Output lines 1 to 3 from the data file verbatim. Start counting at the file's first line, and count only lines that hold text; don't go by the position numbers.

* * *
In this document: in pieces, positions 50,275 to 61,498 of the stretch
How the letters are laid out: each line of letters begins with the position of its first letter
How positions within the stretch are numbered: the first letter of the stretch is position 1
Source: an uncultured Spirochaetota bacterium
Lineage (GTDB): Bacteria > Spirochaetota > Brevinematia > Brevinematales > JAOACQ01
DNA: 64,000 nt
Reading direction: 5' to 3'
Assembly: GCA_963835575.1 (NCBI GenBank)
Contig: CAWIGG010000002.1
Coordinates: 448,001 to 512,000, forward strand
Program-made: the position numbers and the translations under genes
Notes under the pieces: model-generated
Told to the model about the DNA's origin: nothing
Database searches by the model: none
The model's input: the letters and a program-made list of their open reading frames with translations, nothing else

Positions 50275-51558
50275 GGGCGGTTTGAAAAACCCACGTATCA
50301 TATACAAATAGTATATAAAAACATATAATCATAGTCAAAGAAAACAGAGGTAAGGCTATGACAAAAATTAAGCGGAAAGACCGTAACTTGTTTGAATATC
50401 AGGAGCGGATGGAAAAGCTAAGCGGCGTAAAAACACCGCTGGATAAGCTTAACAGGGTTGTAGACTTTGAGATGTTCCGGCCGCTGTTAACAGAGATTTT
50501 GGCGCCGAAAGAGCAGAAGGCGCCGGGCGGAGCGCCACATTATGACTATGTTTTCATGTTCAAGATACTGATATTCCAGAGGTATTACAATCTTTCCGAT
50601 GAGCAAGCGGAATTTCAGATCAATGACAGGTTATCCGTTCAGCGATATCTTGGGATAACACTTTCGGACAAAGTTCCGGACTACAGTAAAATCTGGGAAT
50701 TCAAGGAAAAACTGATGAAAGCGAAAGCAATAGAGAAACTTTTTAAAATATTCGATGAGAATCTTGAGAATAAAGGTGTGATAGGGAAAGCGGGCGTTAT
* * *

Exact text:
In this document: in pieces, positions 50,275 to 61,498 of the stretch
How the letters are laid out: each line of letters begins with the position of its first letter
How positions within the stretch are numbered: the first letter of the stretch is position 1